r1

r3 ¡ ¡ ¿ ¿ ¿ ¿ ¿ ¡ ¿ ¡ ¡ ¿ ¿ ¿ ¿ ¿ ¿ ¿ ¿ ¿ ¿ ¿ ¿ ¿ ¿ ¿ ¿ ¿ ¿ ¿ ¡ ¿ ¿ ¿ ¿ ¿ ¿ ¿ ¿ ¿ ¿ ¿ ¿ ¿ ¿ ¿ ¿ ¿ ¿ ¿ ¿

Number of comparisons

Theorem with 0 = 0∗ ;  = ∗

2 2 2 2 2 2 2 2 2 1 1 2 2 2 2 1 1 2 2 2 2 2 2 2 2 2 2 2 1 1 1 2 2 2 2 1 1 2 2 2 2 2 2 2 2 1 1 2 2 2 1

2(a) 2(a) 2(b) 2(b) 2(c) 2(b) 2(c) 2(c) 2(c) 2(a) 2(c) 2(b) 2(c) 2(c) 2(c) 2(c) 2(b) 2(b) 2(c) 2(c) 2(c) 2(b) 2(c) 2(b) 2(b) 2(c) 2(b) 2(b) 2(b) 2(b) 2(c) 2(c) 2(b) 2(c) 2(b) 2(c) 2(b) 2(b) 2(b) 2(b) 2(b) 2(b) 2(b) 2(b) 2(b) 2(b) 2(b) 2(b) 2(b) 2(b) 2(b)

S. Ghosh, L. Teschmacher / Journal of Statistical Planning and Inference 104 (2002) 439–458 449 Table 9 Comparison of D2 and D3 c1D3

c1D2

Comparison f ; ‘ (01) f ; ‘ (02) f ; ‘ (03) f ; ‘ (04) f ; ‘ (05) h; ‘ (06) h; ‘ (07) f ; ‘ (08) h; ‘ (09) f ; ‘ (10) f ; ‘ (11) h; ‘ (12) f ; ‘ (13) f ; ‘ (14) f ; ‘ (15) f ; ‘ (16) h; ‘ (17) h; ‘ (18) h; ‘ (19) h; ‘ (20) f ; ‘ (21) h; ‘ (22) f ; ‘ (23) f ; ‘ (24) f ; ‘ (25) h; ‘ (26) f ; ‘ (27) h; ‘ (28)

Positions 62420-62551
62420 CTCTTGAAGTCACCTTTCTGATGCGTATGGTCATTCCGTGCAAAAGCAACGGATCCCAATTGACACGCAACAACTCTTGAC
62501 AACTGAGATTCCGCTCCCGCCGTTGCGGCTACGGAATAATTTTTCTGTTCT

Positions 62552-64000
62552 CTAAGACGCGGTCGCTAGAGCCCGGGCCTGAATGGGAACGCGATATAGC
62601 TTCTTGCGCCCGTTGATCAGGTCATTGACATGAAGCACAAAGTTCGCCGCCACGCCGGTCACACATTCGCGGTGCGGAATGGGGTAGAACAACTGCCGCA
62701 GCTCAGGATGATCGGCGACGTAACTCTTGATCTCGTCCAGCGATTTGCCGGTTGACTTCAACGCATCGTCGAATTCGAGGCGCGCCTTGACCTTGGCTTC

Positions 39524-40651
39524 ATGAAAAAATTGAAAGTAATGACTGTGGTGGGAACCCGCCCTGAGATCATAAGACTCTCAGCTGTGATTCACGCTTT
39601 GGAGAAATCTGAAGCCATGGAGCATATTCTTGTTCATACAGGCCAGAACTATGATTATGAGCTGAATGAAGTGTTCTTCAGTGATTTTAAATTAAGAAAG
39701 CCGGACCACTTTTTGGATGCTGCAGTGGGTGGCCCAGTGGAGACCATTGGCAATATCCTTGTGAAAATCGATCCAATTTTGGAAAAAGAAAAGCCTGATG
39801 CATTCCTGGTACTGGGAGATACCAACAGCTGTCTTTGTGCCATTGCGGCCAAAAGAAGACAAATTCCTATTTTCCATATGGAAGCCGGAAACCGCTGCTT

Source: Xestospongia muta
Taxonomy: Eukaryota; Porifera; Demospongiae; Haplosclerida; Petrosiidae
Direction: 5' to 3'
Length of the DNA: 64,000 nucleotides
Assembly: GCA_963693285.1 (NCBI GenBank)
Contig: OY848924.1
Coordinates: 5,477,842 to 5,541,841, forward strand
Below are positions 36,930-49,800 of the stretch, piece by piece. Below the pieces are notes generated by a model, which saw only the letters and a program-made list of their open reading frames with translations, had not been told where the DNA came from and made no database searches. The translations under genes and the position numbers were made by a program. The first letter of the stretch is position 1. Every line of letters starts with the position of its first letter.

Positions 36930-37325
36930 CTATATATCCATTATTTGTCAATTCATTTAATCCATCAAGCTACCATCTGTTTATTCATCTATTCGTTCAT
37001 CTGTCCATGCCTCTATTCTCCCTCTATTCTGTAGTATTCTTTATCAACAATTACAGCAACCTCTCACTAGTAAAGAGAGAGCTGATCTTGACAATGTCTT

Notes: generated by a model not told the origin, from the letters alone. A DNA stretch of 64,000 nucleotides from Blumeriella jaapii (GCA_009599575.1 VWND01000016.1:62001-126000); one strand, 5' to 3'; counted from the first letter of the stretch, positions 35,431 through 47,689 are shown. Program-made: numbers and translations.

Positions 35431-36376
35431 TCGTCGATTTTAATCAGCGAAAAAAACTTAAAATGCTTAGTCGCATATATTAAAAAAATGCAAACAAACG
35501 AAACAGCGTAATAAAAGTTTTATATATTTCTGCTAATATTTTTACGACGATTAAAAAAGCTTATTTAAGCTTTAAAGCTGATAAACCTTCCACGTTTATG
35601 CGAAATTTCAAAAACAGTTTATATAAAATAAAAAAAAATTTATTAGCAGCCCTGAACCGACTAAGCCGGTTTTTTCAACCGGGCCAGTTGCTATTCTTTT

r2

¡ ¡ ¡ ¡ ¿ ¡ ¡ ¡ ¡ ¡ ¡ ¡ ¿ ¿ ¿ ¿ ¡ ¡ ¡ ¡ ¿ = ¿ ¿ ¿ ¿ ¿ ¿

r3 ¡ ¡ ¡ ¡ ¡ ¡ ¡ ¿ ¿ ¿ ¿ ¿ ¿ ¿ ¿ ¿ ¡ ¡ ¿ ¿ ¿ ¿ ¿ ¿ ¿ ¿ ¿ ¿

Number of comparisons

Theorem with 0 = 0∗ ;  = ∗

4 2 4 4 2 2 2 4 4 2 4 4 4 8 2 2 1 4 4 2 4 4 4 4 2 2 4 1

2(a) 2(a) 2(a) 2(a) 2(c) 2(a) 2(a) 2(c) 2(c) 2(c) 2(c) 2(c) 2(b) 2(b) 2(b) 2(b) 2(a) 2(a) 2(c) 2(c) 2(b) 2(b) 2(b) 2(b) 2(b) 2(b) 2(b) 2(b)

Table 10 The MSPVi () for Di; i = 1; 2; 3 i

MSPVi ()

1 2 3

(b (h ‘ (18)

b h ‘ (24)

b h ‘ (23)

b h ‘ (18)

b h ‘ (17)

b h ‘ (23)

d h ‘ (24)

d h ‘ (23)

d h ‘ (28)

d) h) ‘ (23)

Table 11 − 0 The values of n˜+ u ; n˜u , and n˜u for u = 1; 2 Comparison D1 vs. D2 D1 vs. D3 D2 vs. D3

Criterion I

Criterion II

n˜+ 1

n˜− 1

n˜10

n˜+ 2

n˜− 2

n˜20

66 53 41

0 5 23

24 32 26

10 7 7

0 1 3

0 2 0